Eddie Willers has fixed the problem in San Francisco, obtaining immunity for the railroad from three different factions in the civil war tearing California apart. Without warning, the eastbound Comet stops abruptly in the middle of the Arizona desert as the locomotive fails. Eddie queries the conductor, who says the engineer is looking into it. Eddie asks the fireman to contact division headquarters via phone box and get a mechanic sent to the train, but the division doesn’t answer. Eddie asks the conductor to check if there is an electrical engineer among the passengers. Then he goes to the locomotive cab to see if he can do anything to fix the problem, but this isn’t what he was trained for. The engineer is about to give up, and Eddie desperately tries not to.

To everyone’s shock, a train of covered wagons appears out of the night. It had left California’s Imperial Valley due to the civil war and the seizure of crops, and had headed east by night to avoid the government’s minions. The wagon master offers to take the train’s passengers on board for a fee and informs Eddie that the bridge over the Mississippi is gone. Eddie watches as the train’s passengers and crew leave the Comet for the wagon train. The engineer asks Eddie to come, but Eddie can’t. Thinking of Dagny, Eddie tries to start the locomotive but to no avail. Leaving the engine, he sits on the tracks, sobbing in the night.

At Galt’s Gulch, Richard Halley plays his Fifth Concerto, Midas Mulligan plots his future investments, Ragnar Dannkeskjøld reads Aristotle while wife Kay checks her stage makeup, Judge Narragansett rewrites the Constitution, and Francisco, Hank and Ellis Wyatt plan the future manufacturing of railroad locomotives using Galt’s motor. John and Dagny walk through the mountains as John decides it is time for him and his apostles to go back to the world. He makes the Sign of the Dollar in the air as a benediction.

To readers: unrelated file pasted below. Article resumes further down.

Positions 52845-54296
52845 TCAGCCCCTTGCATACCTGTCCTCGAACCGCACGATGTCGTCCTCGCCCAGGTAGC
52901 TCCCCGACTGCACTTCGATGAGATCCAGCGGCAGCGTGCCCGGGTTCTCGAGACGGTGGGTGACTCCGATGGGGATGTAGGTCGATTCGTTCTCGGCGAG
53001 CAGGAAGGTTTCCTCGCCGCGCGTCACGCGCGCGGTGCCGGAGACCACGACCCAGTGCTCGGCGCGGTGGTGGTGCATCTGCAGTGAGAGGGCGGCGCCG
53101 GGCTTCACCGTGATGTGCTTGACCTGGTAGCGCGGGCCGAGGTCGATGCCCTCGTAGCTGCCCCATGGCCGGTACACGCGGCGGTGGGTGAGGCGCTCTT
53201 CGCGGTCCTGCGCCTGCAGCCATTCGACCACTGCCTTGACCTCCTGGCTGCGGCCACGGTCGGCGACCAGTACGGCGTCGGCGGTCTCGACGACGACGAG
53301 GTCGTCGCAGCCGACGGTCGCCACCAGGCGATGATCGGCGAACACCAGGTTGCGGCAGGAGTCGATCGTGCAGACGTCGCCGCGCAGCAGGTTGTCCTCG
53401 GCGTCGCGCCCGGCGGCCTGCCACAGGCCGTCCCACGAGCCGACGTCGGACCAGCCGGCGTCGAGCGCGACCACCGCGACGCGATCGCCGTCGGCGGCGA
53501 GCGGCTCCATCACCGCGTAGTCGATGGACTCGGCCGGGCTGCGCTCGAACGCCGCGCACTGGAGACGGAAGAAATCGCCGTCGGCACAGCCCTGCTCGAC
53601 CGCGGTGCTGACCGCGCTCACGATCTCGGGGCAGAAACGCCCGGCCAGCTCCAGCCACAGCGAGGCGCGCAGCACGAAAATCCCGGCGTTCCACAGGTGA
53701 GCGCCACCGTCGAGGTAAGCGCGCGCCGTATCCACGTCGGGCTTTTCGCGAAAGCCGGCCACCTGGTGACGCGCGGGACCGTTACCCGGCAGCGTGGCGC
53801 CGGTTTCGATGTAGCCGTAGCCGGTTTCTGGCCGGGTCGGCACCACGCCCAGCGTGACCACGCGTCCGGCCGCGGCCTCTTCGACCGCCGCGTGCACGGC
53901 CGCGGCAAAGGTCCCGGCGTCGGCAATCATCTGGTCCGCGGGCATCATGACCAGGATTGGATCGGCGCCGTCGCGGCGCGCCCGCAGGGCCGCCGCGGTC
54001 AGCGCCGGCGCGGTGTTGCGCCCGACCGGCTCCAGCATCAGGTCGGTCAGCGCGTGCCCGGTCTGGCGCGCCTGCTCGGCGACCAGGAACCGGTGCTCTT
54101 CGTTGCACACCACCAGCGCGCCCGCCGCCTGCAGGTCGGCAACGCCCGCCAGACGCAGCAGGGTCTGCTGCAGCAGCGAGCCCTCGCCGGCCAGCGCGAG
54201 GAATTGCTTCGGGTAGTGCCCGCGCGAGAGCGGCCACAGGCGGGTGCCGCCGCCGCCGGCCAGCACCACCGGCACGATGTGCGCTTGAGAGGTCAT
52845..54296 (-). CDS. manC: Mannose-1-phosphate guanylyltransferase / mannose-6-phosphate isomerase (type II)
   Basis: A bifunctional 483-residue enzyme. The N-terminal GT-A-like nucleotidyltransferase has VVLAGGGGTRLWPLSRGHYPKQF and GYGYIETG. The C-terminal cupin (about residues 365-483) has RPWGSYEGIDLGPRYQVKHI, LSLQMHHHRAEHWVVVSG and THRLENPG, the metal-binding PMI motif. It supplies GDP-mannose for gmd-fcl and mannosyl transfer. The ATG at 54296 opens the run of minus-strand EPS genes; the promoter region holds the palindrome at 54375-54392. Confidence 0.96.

The Cruel Kiss-Off of Eddie Willers

Hollywood treatments of Victor Hugo’s The Hunchback of Notre Dame, from Lon Chaney to Disney, have always sugar-coated the story. In the book, Esmerelda is hanged, and the captain of the guard rides away, blissfully unaware. The hanging is botched, so two men grab Esmerelda’s legs to hasten her death. Quasimodo visits her body at the charnel house where it is deposited and dies there. Centuries later, their bones are found intermingled.

So it is with Rand and Eddie Willers. He held the railroad together and proved his management skills and his mettle. He kept things going while Dagny ran a project in Colorado, dropped out in the Berkshires, and then spent a month at Galt’s Gulch. He put up with brother Jim, which deserves a medal in itself. In military parlance, Eddie has “earned his stripes.” Various people at the railroad and Rearden Steel have been admitted to Valhalla over the years, and yet Eddie Willers is left sobbing on the tracks. John Galt could have wrecked Taggart Transcontinental early on by simply recruiting Eddie away from the railroad, but he needed Eddie as a spy. Eddie Willers has been badly used by the characters in the novel and by Rand herself.